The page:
Thursday, July 19, 2007
"A FRIEND from business school, just engaged, boasted recently not about the virtues of his wife-to-be but about the Byzantine process he and she had gone through in constructing what he considered the finest of prenuptial agreements, as if there were some sort of poetry in the laborious detail involved in dividing assets and wealth. Months earlier, another friend, who had separated from her husband, told me she’d decided to go back with him, but only after the two of them had constructed a “post-nup” that left no doubt as to how their finances would be divided should they break up again.
I suppose both kinds of agreements are understandable in an era when so many marriages fail, but it seems sadly clear to me that both couples, for all their meticulous planning, had overlooked and ignored the most important point of all. Dividing up money and assets after a marriage falls apart can be a mess, but it’s often nothing compared with the agony and emotional torment of a custody battle — dividing up the children. Money is, after all, only money — you can make it back, you can do with less of it if you need to, you can even file for bankruptcy. But children are not commodities that can be replaced.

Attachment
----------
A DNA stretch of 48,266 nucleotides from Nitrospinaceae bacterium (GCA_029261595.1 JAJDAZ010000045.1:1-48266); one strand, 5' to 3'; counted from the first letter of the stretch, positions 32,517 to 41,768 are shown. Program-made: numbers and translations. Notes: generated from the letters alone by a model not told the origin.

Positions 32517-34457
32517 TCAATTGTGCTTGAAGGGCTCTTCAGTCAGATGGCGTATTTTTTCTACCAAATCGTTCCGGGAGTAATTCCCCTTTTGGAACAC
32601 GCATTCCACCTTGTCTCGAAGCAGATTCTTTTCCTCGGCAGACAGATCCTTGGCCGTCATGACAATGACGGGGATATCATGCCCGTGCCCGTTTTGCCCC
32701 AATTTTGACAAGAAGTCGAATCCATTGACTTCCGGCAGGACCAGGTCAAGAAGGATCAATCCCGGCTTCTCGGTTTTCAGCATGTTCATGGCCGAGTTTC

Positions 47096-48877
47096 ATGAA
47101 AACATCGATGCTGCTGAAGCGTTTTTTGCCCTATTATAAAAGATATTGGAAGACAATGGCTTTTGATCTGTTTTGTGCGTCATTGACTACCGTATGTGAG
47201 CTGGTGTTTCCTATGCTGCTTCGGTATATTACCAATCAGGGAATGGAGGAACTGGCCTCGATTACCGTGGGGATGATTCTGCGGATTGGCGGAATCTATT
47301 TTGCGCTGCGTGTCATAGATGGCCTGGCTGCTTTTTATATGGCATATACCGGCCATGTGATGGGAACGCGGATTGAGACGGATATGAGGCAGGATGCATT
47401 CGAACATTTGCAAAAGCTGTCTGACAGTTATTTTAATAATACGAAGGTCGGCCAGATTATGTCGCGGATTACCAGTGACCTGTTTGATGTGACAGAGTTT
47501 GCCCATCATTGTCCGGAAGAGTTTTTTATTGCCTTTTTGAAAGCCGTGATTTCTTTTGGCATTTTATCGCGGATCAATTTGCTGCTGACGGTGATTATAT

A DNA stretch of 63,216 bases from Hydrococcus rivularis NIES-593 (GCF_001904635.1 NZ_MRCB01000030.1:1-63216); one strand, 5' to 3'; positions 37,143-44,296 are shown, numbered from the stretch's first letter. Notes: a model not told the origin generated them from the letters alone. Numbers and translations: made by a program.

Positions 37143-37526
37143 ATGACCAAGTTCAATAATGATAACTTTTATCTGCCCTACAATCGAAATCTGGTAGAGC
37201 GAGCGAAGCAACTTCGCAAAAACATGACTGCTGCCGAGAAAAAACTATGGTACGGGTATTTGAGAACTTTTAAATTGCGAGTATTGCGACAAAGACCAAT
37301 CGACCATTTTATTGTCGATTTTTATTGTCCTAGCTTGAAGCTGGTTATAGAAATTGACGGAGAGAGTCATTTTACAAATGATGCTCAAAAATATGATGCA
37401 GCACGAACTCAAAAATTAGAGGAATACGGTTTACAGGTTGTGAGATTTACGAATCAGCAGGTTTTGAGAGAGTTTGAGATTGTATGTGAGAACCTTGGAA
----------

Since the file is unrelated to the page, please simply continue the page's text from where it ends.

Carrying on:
Thus, a proposal, based on observation and my own recent experience of divorce: Engaged couples should enter into a new kind of arrangement, one that has nothing to do with houses or cars or the Warhol on the wall but focuses on any children born of the marriage. If two people can contemplate, before they ever marry, the possibility of what Walter Winchell called “splitsville” and agree in advance how they would divide assets, they ought to also be able to make sane arrangements for dividing time with their children."
By James Andrew Miller, N.Y.Times OP-ED Contributor Link to Article (last visted 7-18-07 NVS)